Lyrical, ghastly, first-class horror.


Who’d want to miss a rat-ridden backwater southern swamp novel with triplets joined at the frontal lobe to one massive ten-pound brain, each brother with his own identity and yet using the one brain to carry on psychic spitspat with each other?

Three throats, three bodies to be fed, but only one voice, with each triplet speaking one syllable or word at a time: malicious Sebastian, regretful Jonah, and lovewild Cole, who nonetheless at times speaks hideously. Dodi Coots, daughter of conjure woman Velma Coots, has been traded to the family in return for older brother Thomas’s digging screwworms out of the ears of Velma’s cows. Dodi sleeps at the foot of the triplets’ bed and cares for their bedpans and other needs—all rather Faulknerian? Caretaker Thomas tells their story. The triplets and Thomas own The Mill and are the richest folks in Pott County’s Kingdom Come, where they’re cursed and revered; however, their father suicided into The Mill’s machinery—or did he?—rather than face life in their “gorgeous antediluvian mansion,” as it’s described by Sarah, a young filmmaker making a student production about the triplets with her cameraman Fred. In the eyes of God, Thomas was truly married to Maggie, with whom he has never shared a kiss, at age nine, by Drabs Bibbler, a black boy now Thomas’s best friend. Drabs has the gift and epileptic curse of tongues, which always comes over him after twenty minutes with Thomas. Drabs, now 29 with five bastard kids, walks around naked and loves Maggie, while Jonah loves Sarah. And you won’t want to miss the flaming silver dead kid who walks around with skimmer dragonflies and mosquitoes on his eyes and mouth. Or the attic, always a nice place for the dead to snooze. You’ll want to know where the brothers’ lost mother is—and it’ll remind you of “A Rose for Emily.”

Lyrical, ghastly, first-class horror.

Pub Date: May 6, 2003

ISBN: 1-892389-58-4

Page Count: 244

Publisher: Night Shade

Review Posted Online: May 20, 2010

Kirkus Reviews Issue: April 15, 2003

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Nothing original, but in Hilderbrand’s hands it’s easy to get lost in the story.


Privileged 30-somethings hide from their woes in Nantucket.

Hilderbrand’s saga follows the lives of Melanie, Brenda and Vicki. Vicki, alpha mom and perfect wife, is battling late-stage lung cancer and, in an uncharacteristically flaky moment, opts for chemotherapy at the beach. Vicki shares ownership of a tiny Nantucket cottage with her younger sister Brenda. Brenda, a literature professor, tags along for the summer, partly out of familial duty, partly because she’s fleeing the fallout from her illicit affair with a student. As for Melanie, she gets a last minute invite from Vicki, after Melanie confides that Melanie’s husband is having an affair. Between Melanie and Brenda, Vicki feels her two young boys should have adequate supervision, but a disastrous first day on the island forces the trio to source some outside help. Enter Josh, the adorable and affable local who is hired to tend to the boys. On break from college, Josh learns about the pitfalls of mature love as he falls for the beauties in the snug abode. Josh likes beer, analysis-free relationships and hot older women. In a word, he’s believable. In addition to a healthy dose of testosterone, the novel is balanced by powerful descriptions of Vicki’s bond with her two boys. Emotions run high as she prepares for death.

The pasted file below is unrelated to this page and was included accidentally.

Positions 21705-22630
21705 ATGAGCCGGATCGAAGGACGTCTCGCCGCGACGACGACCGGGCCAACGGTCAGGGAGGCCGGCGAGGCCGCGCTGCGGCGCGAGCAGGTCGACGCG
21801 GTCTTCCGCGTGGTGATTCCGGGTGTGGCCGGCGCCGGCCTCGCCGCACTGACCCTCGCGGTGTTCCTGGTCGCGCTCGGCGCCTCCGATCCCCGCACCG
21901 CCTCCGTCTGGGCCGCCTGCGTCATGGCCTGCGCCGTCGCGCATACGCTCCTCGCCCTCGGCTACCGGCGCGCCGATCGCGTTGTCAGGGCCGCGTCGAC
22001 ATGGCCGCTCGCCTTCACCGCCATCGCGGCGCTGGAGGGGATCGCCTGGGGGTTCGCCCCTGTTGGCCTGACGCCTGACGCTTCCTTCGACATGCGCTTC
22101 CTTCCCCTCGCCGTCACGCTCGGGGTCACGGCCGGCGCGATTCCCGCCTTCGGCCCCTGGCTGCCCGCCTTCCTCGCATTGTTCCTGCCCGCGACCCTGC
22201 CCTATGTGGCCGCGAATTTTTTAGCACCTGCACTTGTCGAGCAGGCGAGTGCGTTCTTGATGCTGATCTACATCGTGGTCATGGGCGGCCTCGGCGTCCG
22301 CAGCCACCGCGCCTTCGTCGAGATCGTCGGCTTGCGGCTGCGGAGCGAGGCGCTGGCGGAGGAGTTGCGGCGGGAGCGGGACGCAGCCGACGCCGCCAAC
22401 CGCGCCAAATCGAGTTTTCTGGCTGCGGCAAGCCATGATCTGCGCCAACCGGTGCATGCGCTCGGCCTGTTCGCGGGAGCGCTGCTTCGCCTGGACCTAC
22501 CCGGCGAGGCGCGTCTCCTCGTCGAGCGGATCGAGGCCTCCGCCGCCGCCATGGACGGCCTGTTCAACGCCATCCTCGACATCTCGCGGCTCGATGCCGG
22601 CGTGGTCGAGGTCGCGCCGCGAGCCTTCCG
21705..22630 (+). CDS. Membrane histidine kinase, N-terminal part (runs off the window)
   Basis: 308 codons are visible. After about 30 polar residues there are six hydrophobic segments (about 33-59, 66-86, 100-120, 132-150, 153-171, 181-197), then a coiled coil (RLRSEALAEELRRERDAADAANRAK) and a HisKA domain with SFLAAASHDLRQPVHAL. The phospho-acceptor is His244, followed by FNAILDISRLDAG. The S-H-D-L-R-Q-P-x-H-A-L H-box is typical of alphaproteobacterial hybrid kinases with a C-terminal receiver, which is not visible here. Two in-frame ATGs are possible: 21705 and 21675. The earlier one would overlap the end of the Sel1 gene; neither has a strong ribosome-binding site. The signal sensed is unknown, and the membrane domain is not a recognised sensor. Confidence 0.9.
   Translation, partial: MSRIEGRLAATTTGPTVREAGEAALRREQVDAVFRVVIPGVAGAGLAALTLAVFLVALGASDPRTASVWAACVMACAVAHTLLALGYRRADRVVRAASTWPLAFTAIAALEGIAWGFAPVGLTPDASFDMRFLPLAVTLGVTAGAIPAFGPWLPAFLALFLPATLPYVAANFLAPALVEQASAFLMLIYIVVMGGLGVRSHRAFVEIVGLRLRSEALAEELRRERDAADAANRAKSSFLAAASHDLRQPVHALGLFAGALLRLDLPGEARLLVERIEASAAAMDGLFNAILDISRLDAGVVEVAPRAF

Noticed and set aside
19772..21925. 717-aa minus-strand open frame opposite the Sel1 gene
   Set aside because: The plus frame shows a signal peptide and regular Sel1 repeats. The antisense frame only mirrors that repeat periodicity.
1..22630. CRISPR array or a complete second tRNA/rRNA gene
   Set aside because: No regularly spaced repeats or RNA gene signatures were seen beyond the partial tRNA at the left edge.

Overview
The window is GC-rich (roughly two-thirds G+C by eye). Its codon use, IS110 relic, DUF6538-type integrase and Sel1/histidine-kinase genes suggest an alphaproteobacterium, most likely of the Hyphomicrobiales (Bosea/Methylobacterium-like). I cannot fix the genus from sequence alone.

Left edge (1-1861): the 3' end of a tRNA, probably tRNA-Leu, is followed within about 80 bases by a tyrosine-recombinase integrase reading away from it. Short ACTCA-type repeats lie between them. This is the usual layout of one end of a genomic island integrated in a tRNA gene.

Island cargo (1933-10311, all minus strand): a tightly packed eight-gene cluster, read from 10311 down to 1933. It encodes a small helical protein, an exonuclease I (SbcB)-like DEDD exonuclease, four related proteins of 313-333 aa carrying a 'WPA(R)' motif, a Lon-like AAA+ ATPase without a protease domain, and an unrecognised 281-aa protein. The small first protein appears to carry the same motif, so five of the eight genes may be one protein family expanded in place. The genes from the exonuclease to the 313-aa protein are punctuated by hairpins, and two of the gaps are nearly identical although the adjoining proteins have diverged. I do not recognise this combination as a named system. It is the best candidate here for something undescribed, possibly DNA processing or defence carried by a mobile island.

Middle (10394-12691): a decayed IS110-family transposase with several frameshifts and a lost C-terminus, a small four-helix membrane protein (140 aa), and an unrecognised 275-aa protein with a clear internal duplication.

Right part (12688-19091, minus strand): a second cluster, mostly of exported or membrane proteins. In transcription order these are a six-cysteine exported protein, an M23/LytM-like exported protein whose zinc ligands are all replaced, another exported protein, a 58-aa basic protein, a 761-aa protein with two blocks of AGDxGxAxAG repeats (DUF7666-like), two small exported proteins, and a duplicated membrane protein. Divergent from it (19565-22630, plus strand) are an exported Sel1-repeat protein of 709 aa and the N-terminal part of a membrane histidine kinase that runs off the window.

Nothing original, but in Hilderbrand’s hands it’s easy to get lost in the story.

Pub Date: July 2, 2007

ISBN: 978-0-316-01858-6

Page Count: 352

Publisher: Little, Brown

Review Posted Online: June 24, 2010

Kirkus Reviews Issue: May 15, 2007

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More about grief and tragedy than romance.


Five friends meet on their first day of kindergarten at the exclusive Atwood School and remain lifelong friends through tragedy and triumph.

When Gabby, Billy, Izzie, Andy and Sean meet in the toy kitchen of the kindergarten classroom on their first day of school, no one can know how strong the group’s friendship will remain. Despite their different personalities and interests, the five grow up together and become even closer as they come into their own talents and life paths. But tragedy will strike and strike again. Family troubles, abusive parents, drugs, alcohol, stress, grief and even random bad luck will put pressure on each of them individually and as a group. Known for her emotional romances, Steel makes a bit of a departure with this effort that follows a group of friends through young adulthood. But even as one tragedy after another befalls the friends, the impact of the events is blunted by a distant narrative style that lacks emotional intensity. 

More about grief and tragedy than romance.

Pub Date: July 24, 2012

ISBN: 978-0-385-34321-3

Page Count: 322

Publisher: Delacorte

Review Posted Online: Nov. 14, 2012

Kirkus Reviews Issue: Dec. 1, 2012

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